Communicating Consent: Testing Taxonomy Based Training Methods
Previous research has found that our practices in relation to sexual consent are heavily influenced by the knowledge and training we have on the topic. While consent training contributes to our understanding of this critical concept, best practices in learning principles and knowledge translation suggest that more can be done to create effective and durable training programs. The use of virtual platforms for training also requires adept considerations as to impactful training modalities. As such, the present study was designed to assess the extent to which varied methods of virtual training produce a better understanding of consent. Using a mixed methods design, participants will be exposed to one of six virtual consent training procedures that vary according to the visual modality of presentation (basic/graphic) and level of learning taxonomy (low/mid/high). Measures of consent attitudes, rape myth acceptance, and consent knowledge will be assessed both before and after training to evaluate changes in both understanding and application. We anticipate that training that is both visually impactful and aligns with high level learning principles will yield the greatest change in consent beliefs and knowledge. This study has implications for how consent training impacts individuals’ perceptions of consent and will be part of a larger study evaluating how durable consent training is over time.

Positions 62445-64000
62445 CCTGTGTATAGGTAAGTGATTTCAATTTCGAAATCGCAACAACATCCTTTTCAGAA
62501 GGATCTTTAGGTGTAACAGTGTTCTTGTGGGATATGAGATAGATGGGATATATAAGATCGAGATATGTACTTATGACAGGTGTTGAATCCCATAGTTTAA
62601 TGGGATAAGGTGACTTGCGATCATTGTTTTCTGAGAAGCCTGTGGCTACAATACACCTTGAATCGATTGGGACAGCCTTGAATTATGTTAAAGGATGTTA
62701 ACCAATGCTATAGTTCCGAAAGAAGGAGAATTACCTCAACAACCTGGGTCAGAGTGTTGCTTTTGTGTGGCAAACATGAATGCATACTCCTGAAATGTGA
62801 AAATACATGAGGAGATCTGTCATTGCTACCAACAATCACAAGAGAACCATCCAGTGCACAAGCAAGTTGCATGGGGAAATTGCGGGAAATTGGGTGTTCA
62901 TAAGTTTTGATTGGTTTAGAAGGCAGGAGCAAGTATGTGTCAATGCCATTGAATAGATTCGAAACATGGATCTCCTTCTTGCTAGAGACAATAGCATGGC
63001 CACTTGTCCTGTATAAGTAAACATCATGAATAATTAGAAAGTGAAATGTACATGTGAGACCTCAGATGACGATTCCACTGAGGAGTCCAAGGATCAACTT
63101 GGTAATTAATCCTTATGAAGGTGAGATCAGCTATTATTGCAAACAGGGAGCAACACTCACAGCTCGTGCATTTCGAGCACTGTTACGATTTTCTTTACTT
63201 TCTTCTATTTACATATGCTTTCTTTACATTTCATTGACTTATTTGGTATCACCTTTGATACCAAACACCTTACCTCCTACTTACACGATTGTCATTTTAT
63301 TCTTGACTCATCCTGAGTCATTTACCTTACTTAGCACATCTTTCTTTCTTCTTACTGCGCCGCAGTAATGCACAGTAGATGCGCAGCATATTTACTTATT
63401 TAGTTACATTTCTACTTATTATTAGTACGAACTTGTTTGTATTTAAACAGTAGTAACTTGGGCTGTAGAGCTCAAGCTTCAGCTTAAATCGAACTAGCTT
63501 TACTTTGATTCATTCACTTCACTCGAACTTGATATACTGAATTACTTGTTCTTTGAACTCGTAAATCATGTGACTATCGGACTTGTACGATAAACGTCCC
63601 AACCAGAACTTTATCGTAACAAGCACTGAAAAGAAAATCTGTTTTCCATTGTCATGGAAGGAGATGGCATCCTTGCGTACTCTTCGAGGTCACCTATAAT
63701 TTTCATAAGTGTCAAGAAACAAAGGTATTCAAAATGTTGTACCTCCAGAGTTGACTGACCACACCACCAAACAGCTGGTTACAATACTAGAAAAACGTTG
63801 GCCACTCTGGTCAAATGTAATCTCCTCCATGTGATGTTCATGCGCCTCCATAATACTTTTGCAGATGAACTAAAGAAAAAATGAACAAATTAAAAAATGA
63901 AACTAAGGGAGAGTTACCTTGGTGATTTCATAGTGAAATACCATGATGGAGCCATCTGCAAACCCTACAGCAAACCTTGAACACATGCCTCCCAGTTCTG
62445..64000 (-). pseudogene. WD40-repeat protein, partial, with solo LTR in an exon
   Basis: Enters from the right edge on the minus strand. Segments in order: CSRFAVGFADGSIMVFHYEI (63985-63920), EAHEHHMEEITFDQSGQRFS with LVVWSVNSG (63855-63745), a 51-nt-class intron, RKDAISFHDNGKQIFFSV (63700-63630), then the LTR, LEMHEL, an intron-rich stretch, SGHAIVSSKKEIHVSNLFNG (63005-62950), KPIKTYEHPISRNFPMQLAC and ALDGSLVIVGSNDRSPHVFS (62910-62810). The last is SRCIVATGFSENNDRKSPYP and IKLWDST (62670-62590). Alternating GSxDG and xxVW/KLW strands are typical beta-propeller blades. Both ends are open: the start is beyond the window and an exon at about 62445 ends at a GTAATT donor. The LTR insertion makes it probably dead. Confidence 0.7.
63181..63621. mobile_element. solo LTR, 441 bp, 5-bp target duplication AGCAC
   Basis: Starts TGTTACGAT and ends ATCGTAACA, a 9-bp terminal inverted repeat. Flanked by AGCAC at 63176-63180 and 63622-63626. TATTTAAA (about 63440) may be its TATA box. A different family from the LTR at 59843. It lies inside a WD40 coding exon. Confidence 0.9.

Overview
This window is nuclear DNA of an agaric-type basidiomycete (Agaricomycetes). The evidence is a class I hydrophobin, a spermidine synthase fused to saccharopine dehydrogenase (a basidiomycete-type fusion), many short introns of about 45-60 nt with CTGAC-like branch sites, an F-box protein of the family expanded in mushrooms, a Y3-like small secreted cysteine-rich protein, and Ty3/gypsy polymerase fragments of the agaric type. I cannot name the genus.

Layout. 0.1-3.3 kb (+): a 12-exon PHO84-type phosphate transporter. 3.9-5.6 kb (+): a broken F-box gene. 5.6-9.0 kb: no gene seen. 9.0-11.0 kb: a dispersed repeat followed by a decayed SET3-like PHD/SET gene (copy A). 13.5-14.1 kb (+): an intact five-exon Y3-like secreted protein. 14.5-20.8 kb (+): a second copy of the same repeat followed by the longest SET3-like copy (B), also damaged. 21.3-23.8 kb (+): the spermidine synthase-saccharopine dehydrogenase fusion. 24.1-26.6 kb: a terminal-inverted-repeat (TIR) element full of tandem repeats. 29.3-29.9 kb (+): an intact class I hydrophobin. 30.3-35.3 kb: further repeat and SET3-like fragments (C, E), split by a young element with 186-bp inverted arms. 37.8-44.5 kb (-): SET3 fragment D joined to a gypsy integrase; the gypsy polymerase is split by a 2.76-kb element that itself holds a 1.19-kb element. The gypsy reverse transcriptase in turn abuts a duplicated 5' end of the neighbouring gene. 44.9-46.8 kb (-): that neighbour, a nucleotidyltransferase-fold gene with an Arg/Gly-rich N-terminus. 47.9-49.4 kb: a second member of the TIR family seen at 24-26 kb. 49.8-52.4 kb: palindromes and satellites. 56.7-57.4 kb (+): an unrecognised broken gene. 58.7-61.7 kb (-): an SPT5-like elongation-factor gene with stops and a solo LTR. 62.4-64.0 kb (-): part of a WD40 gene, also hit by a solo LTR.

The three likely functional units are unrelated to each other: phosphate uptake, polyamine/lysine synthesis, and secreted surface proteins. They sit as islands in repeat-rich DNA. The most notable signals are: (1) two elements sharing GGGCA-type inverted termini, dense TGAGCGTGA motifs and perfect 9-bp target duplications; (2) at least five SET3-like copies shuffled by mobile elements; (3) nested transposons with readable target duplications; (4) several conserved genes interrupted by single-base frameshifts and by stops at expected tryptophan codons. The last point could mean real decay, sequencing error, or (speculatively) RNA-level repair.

Faculty Mentor: Dr. Kristine Peace
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